Yesterday when I was perusing the £1 shop I found a diamond, faceted glass (like mason jar size) with a groovy patterned lid and straw. It screamed ‘Ice Tea’ to me and I had to get one then and there. Several hours later I remembered my purchase and I really wanted to use it but had no ice tea prepared, on top of that the sticker on the bottom of the cup said it is not suitable for hot liquid. I came up with a solution, half cold water and half 70c water. Last night this was tested with another tea and it worked very well, so much so that I cold steeped a strong concentrate of it overnight (roughly 1/4 of the mug full) and left it in the fridge. This morning I was able to add 70C water to it without additional cold and it filled up again with flavour to create another good steep. Plus it must be said that the straw also keeps most of the leaf parts out of my mouth, something I sometimes have issue with when doing the traditional method of high tumbler.

So with that introduction you have some understanding of how I have steeped this tea today. Different from my usual methods but sometimes the ease of making tea beats the ceremony of it (not always but sometimes). For right now it’s the perfect method to use whilst I finish cross stitching a Christmas card for family this year. As such a simple method there are simple tasting notes. While I have had this tea several times before I can happily say it tastes similar to a gongfu or gaiwan steep. Primarily this tea is very subtle in strength but does have some dryness in the after taste, not to mention a mild sweet, grassy tone that is rather refreshing. Also just a touch of astringency and sweet pea notes. It’s a nice Mao Feng but would not say this was particularly special or memorable. Still I can’t complain, it’s nice enough and I’m thankful to be able to steep it easily now.

Plus in my cup the leaves float, which I was really not expecting.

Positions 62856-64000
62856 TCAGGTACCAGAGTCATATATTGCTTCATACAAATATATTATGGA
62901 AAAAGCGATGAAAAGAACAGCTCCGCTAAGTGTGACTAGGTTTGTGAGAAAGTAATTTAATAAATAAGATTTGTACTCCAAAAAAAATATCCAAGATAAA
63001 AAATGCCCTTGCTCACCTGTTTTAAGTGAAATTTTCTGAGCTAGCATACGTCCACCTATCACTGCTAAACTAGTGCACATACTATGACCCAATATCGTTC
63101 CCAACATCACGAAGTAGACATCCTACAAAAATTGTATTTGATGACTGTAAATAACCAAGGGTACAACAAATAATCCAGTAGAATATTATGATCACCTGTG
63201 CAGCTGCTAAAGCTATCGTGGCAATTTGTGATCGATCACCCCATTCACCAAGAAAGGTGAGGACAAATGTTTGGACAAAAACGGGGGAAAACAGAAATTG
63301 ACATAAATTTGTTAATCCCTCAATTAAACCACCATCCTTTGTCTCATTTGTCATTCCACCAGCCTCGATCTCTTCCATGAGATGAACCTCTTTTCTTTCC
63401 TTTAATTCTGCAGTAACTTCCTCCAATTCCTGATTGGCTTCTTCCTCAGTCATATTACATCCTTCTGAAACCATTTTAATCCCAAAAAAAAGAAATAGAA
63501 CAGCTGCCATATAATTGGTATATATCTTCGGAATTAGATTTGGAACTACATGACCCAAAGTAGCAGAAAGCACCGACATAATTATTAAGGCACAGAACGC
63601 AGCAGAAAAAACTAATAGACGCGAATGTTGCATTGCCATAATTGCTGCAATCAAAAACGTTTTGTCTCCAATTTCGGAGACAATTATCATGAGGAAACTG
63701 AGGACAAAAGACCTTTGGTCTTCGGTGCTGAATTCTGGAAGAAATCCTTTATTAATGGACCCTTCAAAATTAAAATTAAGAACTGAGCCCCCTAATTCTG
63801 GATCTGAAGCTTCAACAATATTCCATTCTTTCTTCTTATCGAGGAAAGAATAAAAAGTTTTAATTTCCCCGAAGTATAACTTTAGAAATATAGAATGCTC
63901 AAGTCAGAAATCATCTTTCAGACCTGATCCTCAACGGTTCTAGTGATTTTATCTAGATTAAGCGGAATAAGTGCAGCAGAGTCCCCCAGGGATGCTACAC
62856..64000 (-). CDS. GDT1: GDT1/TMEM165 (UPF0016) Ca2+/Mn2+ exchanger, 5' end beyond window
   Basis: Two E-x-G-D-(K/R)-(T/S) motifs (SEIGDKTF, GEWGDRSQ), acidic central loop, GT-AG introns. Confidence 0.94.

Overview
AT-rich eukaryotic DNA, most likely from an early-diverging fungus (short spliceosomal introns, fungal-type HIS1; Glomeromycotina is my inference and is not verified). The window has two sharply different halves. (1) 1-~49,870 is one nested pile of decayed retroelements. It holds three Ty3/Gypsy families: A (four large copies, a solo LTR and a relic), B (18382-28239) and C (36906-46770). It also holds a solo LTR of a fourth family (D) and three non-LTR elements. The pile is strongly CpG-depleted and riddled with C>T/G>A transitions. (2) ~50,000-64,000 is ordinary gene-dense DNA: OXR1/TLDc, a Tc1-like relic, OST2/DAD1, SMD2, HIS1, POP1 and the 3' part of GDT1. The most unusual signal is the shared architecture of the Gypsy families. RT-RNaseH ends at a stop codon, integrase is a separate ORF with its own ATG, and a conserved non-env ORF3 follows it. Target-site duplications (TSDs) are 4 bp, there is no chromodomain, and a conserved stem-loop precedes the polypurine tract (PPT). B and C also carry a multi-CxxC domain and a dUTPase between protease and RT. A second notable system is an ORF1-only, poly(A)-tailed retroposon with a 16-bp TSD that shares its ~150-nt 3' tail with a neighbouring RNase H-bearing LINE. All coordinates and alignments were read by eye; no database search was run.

And a picture of my cup.

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I’m 34 years old from Leicester, England named Kayleigh.

I started off many years ago drinking herbal and fruit teas which over time peaked my interest in trying new types. Eventually I began to import and sample many different teas and cultures which I still do today. My life goal is to try as many teas and ways of having tea as possible.

Tea wise my cravings change constantly from pu erh one month to jasmine green to the next and so on.

I also enjoy watching Japanese Anime and horror films.

I am always up for tea swaps so if you see anything in my virtual cupboard then please contact me.

A short list to help swapping with me easier though honestly I am not fussy and am willing to try anything. Plus the notes below are usually, sometimes I love a tea that has an ingredient I tend to dislike and other times I hate a tea that I thought I would love.

Likes: Any fruit but especially melon and orange, vanilla, all tea types (black, green, white etc), nuts (any), flowers, ginger, chai.

Dislikes: Licorice, aniseed, clove, eucalyptus, lavender.

My rating system
I have my own way of rating teas that makes each one personal. I have different categories, I rate each tea depending on what it is made of. For example: I rate green teas in a different way to black teas or herbal teas. So black, white, green, Pu Erh, Rooibos, Oolong, blends and tisanes all have their own rating system. That way I can compare them with other teas of the same or similar type before for an adequate rating. And when I do give top marks which is very rare I am actually saying that I would love to drink that tea all day, every day if possible. It’s a tea that I would never turn down or not be in the mood for. So while I agree that no tea is 100% perfect (as nothing is) I am saying that it’s as close as it comes to it. After all, in my book the perfect teas (or close to perfect anyway) are ones that I could drink all the time. That is why you will find a high quality black or Oolong will not have as high a score as a cheap flavoured blend, they are simply not being compared in the same category.


Leicester, England, United Kingdom

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